My Love Mix-Up has showcased the cuteness and wholesomeness that can come from a misunderstanding. Sure, miscommunications are extremely commonplace in shoujo but for this series, the misunderstanding directly results in two characters finding out more about who they are. And in My Love Mix-Up Volume 2, the characters get right to the point and the misunderstanding is cleared up. Yes, all cleared up in just Volume 2, but that’s not the end.
My Love Mix-Up Volume 2 is written by mangaka Wataru HInekuri and illustrated by mangaka Aruka. The series is published and localized in English by VIZ Media through their Shojo Beat imprint, though it was initially published in 2019. The Shojo Beat Edition of My Love Mix-Up Volume 1 features an adaptation and translation from Jan Cash, touch-up art & lettering by Inori Fukuda Trant, design by Yukiko Whitley, and is edited by Nancy Thistlewaite.
In Volume 1, Aoki who has a crush on Hashimoto borrowed her eraser and sees she’s written the name of another boy—Ida—on it. Then Aoki dropped the eraser and Ida, saw his name. Ida thinks that Aoki likes him and Aoki plays along to protect Hashimoto. It’s a meet-cute misunderstanding that pushes both Ida and Aoki to explore who they are. For Ida, he has to see how he feels learning that another boy likes him and he meets it seriously, taking time to think it over and trying to create a friendship with Aoki. And for his part, Aoki has to manage emotions awakening in him, not for Hashimoto, but for Ida instead.
My Love Mix-Up Volume 2 resolves this central conflict: who likes who. Aoki learns fully that Hashimoto likes another person whose name was erased partially, and he also confesses to Ida that everything was well a lie. Thankfully though, that’s not where this story ends. Instead, Hinekuri explores what these budding emotions mean, and how both boys put connection and empathy above gender. In truth, My Love Mix-Up is an adorable manga that like Blue Flag, deals with concepts of budding romance and how we process that when it’s not fitting to the heteronormative fairy tale. Unlike Blue Flag though, at least this far, the angst isn’t there. Instead, Both boys are honest with each other, and over the course of this volume, become friends, even if there is something more growing between them.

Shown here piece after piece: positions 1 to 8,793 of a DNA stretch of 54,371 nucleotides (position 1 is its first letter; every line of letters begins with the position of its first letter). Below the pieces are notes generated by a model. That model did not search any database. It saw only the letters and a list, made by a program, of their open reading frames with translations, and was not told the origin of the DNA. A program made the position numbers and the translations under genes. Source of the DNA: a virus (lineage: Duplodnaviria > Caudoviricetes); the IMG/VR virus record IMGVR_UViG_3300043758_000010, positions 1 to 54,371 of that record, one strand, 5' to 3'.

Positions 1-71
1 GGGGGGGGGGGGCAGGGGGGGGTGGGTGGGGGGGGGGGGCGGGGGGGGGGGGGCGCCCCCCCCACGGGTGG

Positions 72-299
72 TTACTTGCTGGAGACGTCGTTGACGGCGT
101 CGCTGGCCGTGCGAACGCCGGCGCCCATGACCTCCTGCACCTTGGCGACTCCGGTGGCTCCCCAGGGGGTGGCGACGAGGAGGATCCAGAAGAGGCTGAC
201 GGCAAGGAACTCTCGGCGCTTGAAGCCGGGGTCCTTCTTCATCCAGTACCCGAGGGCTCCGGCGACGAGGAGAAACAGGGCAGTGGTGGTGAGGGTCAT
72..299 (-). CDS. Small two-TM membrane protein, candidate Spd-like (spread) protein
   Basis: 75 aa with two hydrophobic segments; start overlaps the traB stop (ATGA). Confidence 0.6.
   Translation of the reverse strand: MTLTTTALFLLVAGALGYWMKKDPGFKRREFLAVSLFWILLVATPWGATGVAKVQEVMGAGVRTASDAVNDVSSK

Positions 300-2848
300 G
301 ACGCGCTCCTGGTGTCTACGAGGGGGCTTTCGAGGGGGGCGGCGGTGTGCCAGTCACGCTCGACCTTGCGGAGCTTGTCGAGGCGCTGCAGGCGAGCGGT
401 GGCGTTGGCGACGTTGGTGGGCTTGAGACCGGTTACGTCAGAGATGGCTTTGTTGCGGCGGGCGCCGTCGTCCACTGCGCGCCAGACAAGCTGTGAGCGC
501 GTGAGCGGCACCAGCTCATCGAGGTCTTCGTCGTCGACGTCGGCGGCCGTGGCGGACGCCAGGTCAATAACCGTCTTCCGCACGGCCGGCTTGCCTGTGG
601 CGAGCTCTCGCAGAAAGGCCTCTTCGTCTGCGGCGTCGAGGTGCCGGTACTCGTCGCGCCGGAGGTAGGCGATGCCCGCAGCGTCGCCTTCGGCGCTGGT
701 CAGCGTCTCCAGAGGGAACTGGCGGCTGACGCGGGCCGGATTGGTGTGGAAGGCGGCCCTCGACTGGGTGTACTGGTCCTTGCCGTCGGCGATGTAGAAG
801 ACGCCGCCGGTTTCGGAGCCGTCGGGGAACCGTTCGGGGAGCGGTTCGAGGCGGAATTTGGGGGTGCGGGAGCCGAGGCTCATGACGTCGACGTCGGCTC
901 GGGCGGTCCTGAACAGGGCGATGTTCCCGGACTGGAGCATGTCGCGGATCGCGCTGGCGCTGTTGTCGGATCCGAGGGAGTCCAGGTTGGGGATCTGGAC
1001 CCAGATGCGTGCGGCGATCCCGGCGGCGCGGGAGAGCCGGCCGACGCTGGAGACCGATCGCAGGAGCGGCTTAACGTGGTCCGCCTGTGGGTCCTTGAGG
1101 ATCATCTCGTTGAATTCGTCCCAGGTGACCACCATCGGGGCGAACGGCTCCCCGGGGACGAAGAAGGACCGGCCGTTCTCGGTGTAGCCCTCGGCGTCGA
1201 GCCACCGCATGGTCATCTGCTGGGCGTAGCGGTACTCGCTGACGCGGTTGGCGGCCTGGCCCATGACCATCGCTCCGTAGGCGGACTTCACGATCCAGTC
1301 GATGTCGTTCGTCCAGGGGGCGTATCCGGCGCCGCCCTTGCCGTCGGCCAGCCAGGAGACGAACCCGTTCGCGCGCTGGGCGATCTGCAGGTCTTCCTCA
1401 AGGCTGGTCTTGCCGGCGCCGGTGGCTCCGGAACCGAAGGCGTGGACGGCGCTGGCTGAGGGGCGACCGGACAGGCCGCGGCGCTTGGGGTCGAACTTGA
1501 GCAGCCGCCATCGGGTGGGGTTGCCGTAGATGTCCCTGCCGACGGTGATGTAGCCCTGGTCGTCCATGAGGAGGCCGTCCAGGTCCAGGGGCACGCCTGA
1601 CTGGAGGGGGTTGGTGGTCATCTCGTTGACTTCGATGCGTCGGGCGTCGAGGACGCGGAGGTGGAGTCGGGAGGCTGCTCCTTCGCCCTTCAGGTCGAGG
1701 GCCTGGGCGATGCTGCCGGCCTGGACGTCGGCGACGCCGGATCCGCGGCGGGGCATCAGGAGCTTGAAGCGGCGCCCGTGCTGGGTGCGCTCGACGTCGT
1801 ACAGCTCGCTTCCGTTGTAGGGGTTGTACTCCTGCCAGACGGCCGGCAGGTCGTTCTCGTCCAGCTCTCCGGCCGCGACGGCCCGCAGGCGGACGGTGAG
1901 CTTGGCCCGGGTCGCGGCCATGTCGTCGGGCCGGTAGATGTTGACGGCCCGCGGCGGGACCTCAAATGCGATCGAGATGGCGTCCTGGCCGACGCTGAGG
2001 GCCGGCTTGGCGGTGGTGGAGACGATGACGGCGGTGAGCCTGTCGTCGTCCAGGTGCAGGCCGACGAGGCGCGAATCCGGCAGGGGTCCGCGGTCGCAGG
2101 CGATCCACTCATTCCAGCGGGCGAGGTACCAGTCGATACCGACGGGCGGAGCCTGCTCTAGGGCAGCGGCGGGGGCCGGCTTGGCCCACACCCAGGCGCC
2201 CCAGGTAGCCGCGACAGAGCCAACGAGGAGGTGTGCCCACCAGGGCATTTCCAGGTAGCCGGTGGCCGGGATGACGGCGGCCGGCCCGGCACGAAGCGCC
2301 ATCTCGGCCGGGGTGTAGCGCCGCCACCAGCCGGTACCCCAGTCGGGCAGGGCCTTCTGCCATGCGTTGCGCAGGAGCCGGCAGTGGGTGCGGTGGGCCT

Hinekuri writes their characters with a tenderness and understanding that shows clear intention: people growing closer. This is one of the striking elements of the series really, every character is threaded together and instead of straining these connections, Hinekuri builds them stronger. Every character has an empathy that drives them and ultimately makes the cast entirely likable. To add comedy though, Aruko’s illustration perfectly captures exaggerated features and expressions. And while the chibi elements stand out in moments of humor, Aruka’s ability to illustrate a softness in the characters’ faces in their interactions that helps the emotion in the story ring true to the reader.
BL is a genre that oftentimes gets labeled only explicit content, and while that content is great in and of itself, telling mature romances, there is an importance shonen-ai holds on that spectrum. Shonen-ai like My Love Mix-Up can be important to help younger readers navigate their queer identities through media. In this series, questioning and being open to romance no matter the gender is a strong message of connecting with people and being open to who they are and how they feel in an empathetic way—even if you can’t return their feelings. Having cleared up the misunderstanding so early in the series, I can’t wait to see just where the story goes next.
My Love Mix-Up Volume 2 is available wherever books are sold now.
My Love Mix-Up Volume 2
Having cleared up the misunderstanding so early in the series, I can’t wait to see just where the story goes next.
Kate is co-founder, EIC, and CCO of BWT. She’s also a Certified Rotten Tomatoes Critic, host, and creator of our flagship podcast, But Why Tho?. She also manages all PR relationships for comics, manga, film, TV, and anime. She has an MA in Cultural Anthropology and Religious Studies focusing on how pop culture impacts society.